New documents from whistleblower Edward Snowden have revealed a dedicated campaign by the NSA and GCHQ to subvert and exploit anti-virus software. The aim of the work is to evade detection, while using vulnerabilities in the security software to infiltrate critical systems.
The agencies reversed engineered software products to achieve their goals; targeting the over 17 security companies across the globe, with Kaspersky being singled out as being the biggest threat to their work. The Russian security company has been instrumental in exposing government link malware campaigns, which has recently resulted in it becoming the target of a sophisticated cyberattack.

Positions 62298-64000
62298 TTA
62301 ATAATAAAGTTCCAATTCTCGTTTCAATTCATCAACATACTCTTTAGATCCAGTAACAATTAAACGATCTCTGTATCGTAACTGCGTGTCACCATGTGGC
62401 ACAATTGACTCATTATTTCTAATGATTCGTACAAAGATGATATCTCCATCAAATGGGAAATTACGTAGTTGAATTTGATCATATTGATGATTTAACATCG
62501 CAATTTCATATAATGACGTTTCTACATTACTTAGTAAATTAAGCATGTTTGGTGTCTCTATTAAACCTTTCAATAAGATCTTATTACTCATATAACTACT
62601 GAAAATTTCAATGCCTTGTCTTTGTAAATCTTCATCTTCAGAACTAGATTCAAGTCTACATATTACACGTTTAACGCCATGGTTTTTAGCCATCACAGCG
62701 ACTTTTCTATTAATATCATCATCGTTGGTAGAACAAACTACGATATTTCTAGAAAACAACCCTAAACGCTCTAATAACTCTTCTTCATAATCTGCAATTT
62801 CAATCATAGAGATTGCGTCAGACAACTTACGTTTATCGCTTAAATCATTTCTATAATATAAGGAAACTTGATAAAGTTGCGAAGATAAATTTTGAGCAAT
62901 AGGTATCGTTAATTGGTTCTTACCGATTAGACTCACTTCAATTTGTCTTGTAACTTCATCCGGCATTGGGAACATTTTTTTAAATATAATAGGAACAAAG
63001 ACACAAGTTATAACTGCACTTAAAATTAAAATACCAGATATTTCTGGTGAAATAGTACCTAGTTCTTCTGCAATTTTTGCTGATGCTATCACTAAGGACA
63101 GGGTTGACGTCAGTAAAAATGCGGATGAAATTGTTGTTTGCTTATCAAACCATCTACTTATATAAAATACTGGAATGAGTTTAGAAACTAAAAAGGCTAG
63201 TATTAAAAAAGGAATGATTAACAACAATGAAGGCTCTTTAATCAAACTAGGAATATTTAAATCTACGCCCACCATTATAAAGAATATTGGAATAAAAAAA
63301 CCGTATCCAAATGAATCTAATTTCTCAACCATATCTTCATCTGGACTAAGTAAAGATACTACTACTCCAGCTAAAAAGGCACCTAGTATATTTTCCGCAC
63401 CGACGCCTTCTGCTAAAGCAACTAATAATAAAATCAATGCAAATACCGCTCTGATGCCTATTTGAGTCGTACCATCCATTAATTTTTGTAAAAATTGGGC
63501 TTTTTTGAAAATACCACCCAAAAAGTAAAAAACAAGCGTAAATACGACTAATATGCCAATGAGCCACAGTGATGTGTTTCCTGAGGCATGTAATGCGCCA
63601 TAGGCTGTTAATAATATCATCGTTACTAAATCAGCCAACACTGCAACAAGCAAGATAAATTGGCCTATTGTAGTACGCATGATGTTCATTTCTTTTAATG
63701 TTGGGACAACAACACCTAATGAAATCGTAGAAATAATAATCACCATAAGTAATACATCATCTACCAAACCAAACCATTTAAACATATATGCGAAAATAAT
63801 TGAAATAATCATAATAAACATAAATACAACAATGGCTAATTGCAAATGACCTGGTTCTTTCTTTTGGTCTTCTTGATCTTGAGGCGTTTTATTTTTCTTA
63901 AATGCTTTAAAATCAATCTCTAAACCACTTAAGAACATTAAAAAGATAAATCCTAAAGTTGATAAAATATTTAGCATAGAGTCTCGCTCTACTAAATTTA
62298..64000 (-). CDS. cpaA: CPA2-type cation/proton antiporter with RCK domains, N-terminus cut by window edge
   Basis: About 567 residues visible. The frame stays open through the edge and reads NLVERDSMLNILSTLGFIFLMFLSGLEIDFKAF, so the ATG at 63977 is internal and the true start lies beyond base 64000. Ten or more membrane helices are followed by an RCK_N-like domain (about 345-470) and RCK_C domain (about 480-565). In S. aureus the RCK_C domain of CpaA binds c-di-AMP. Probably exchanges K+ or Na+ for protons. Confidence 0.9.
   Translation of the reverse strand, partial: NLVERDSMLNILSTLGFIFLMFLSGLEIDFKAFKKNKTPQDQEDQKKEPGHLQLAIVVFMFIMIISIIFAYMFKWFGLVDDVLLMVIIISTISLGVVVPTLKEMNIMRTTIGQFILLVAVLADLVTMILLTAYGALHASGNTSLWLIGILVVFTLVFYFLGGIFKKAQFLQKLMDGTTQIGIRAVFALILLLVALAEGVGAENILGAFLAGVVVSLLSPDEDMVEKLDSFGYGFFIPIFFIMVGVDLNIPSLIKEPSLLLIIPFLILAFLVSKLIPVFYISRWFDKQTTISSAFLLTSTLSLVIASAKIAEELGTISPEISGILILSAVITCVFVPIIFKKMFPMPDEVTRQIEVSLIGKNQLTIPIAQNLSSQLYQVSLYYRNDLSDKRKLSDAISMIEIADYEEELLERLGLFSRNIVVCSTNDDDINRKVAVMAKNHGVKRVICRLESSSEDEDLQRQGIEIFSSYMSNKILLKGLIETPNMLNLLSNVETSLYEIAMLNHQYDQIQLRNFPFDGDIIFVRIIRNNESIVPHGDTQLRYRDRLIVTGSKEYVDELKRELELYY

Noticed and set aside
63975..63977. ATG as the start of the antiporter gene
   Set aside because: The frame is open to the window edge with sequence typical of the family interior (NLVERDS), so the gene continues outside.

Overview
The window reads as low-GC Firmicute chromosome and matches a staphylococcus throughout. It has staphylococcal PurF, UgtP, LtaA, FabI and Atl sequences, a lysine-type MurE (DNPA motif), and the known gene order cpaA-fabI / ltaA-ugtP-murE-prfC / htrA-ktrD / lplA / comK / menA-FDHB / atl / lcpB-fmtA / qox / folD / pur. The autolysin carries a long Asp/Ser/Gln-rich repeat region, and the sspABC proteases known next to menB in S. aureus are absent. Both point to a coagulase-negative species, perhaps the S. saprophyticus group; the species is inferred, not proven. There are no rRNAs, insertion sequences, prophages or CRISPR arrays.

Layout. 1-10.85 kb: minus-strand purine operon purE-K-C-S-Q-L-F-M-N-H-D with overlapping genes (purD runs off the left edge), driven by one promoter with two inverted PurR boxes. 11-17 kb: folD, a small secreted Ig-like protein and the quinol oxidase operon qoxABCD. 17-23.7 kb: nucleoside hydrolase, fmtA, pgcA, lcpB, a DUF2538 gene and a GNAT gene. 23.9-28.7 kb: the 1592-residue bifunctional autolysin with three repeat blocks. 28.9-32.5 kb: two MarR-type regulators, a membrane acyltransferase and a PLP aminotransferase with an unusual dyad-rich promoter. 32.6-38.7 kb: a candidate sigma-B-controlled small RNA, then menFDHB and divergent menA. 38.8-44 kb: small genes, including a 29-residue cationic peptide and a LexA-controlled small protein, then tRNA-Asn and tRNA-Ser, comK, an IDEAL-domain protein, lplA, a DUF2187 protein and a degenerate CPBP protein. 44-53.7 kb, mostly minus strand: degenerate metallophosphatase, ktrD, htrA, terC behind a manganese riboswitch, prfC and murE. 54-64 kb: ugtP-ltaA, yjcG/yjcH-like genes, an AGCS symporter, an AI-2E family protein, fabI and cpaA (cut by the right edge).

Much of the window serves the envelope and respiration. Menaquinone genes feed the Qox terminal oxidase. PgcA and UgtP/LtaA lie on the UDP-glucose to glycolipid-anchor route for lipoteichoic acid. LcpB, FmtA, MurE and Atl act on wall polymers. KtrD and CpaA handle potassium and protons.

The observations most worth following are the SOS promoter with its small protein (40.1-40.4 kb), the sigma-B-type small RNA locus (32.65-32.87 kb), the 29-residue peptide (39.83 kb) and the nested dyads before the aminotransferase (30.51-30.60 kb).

Reverse engineering is generally considered to be legally by the terms and conditions of most software, mainly to prevent the code and functions from being pirated. The GCHQ had originally filed a top secret warrant request to allow it to continue its work, which appears to have been granted by the courts. Its American counterpart, the NSA, did not act with the same government authorisation.
Anti-virus software, according the to original report in The Intercept, lags behind other software in protecting itself against exploits. Exploiting the software would provide the attackers with the highest administrator privileges, which is where they will be able to do the most damage.
[Source: The Intercept]